|Photo: Damon Gray|
"… and yet I feel as much as a secret agent with amnesia as I ever did. I can’t remember who I work for, but I know I’m spying on these people. I probably planted a bomb in their house, you know?" - Walter Becker*
I was 10 when I first fell for Steely Dan, hooked by the haunting refrain the opens the single version of Rikki (Don't Lose That Number), which I categorized alongside Golden Earring's Radar Love, another song with a kind of grim mystery, although my young mind would likely have just called them both "cool." Rikki was the one that stuck, however, and I liked to turn the lyrics, so full of unresolved lines, over in my mind, trying to figure out what was going on, while I marveled equally at the perfect guitar solo, which somehow seemed to answer all those questions.
Gradually, as the 70's wore on, I began to put Rikki together with other songs I heard on the radio: Do It Again, Reeling In The Years, Black Friday - taping them off the radio and starting to realize that this band was a force I needed to reckon with. Then came Deacon Blues, seemingly a betrayal. First of all, it was impossibly slick. Second of all, "Learn to work the saxophone"? What was that? Who spoke like that? Third of all, there were other attractions - punk, nascent new wave, and Electric Ladyland, which I had just discovered.
I remember commiserating with my best friend and musical partner in crime Mike Diamond (yes, that one), saying in effect: "What is this shit?" But Aja, the album that contained that egregious song, was a juggernaut, becoming Steely Dan's first platinum selling album. This was still the height of the Album Oriented Rock radio format, before it calcified into Classic Rock, so that meant airplay for lots of tracks from Aja. Peg was heard, Black Cow, even the lengthy title track, and then Josie. Ah, sweet, dark, funky Josie, the one for whom we "break out the hats and hooters," the one who was "the raw flame, the live wire," who "prays like a Roman with her eyes on fire," and she who causes us to "dance on the bones till the girls say when." What the heck was a "battle apple," anyway? Here again was some of that dark mystery that I had fallen for in 1974, with a salacious undertow that tantalized my 13-year old imagination.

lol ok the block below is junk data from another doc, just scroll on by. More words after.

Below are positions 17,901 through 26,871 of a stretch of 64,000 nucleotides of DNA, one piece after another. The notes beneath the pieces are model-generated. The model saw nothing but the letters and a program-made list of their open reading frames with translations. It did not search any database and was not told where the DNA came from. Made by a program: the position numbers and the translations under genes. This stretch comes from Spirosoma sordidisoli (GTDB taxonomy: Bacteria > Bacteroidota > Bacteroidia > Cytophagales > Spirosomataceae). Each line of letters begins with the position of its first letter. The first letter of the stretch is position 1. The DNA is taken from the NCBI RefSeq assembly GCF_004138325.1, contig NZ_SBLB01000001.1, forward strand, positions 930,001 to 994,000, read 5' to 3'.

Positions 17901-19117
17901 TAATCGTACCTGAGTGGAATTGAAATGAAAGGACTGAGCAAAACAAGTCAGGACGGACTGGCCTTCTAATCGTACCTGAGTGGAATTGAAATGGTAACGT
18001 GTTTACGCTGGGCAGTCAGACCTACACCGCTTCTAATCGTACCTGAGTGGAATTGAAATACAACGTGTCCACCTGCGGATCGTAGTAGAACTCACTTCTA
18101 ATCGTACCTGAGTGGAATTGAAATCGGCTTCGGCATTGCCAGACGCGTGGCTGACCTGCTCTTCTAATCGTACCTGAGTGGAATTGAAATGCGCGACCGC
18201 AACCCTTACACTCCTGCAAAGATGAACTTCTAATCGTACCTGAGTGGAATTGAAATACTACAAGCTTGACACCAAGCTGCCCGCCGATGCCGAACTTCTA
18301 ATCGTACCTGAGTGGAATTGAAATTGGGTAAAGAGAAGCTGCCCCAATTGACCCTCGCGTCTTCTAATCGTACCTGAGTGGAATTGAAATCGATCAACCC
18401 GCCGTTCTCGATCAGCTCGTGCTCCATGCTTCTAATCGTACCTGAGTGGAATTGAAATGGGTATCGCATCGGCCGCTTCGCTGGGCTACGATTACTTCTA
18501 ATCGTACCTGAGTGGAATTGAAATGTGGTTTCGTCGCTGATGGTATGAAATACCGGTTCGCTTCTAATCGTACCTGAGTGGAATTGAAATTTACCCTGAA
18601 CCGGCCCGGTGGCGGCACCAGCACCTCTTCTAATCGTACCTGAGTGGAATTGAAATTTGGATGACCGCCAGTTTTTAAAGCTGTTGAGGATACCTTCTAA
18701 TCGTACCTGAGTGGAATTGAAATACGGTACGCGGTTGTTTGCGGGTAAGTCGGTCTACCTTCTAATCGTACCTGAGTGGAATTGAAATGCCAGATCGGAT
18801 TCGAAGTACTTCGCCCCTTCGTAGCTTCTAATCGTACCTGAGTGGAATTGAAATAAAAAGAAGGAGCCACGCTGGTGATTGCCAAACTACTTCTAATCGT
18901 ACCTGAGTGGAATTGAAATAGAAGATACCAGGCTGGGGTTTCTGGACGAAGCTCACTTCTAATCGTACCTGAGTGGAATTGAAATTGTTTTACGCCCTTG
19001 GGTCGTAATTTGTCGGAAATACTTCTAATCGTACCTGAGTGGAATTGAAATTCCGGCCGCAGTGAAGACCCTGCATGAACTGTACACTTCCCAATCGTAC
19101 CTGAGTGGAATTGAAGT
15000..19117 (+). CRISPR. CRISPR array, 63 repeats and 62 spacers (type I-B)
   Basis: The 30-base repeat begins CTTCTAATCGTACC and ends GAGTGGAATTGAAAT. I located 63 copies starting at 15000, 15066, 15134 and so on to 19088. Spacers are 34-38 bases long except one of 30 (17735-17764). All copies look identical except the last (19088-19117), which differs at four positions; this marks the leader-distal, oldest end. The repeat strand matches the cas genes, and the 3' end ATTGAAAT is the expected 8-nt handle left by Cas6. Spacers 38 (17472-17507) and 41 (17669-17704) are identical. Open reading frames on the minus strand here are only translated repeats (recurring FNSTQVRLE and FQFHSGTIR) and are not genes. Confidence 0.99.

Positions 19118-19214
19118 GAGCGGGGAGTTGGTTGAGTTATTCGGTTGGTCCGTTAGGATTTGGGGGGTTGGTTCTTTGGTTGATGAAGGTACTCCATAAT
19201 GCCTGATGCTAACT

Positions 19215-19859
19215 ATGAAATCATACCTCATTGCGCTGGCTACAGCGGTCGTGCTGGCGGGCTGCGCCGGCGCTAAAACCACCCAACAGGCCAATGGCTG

In the midst of the sprung rhythm and pitch-black words came a guitar solo as tidy as the one from Rikki, while pulling against the beat like featherweight taffy. I never got tired of the way it seemed elevate the song out of the murk for a few seconds of bliss. Although I didn't know it at the time, I was coming face to face with Walter Becker in that moment. I bought Aja ASAP and discovered a new world of sarcasm in the liner notes and a new approach to making records. Instead of some equivalent to the four Beatles, there were different musicians on every track, and it was all under the direction of two guys: Becker and Donald Fagen.
There were snapshot-quality photos of the two of them on the inner sleeve, each of them in a kind of disguise. Fagen was at his California rock-god peak, looking tan, handsome, and almost "what's your sign" vapid. Becker was noodling on a guitar, his face framed in long stringy hair and hidden behind dark glasses, a hippie lab rat. There they were, exposed but somehow oblique and unknowable. The message was received: this was not a star trip, this was about the music.
There were also two songs on side two they didn't play on the radio, including the stunning Home At Last, which originated the still under-explored genre of Homeric funk. When I saw Mike again, it seemed he had come to the same conclusion, that Aja was a full-length masterpiece, and was more than happy to make a cassette from my copy.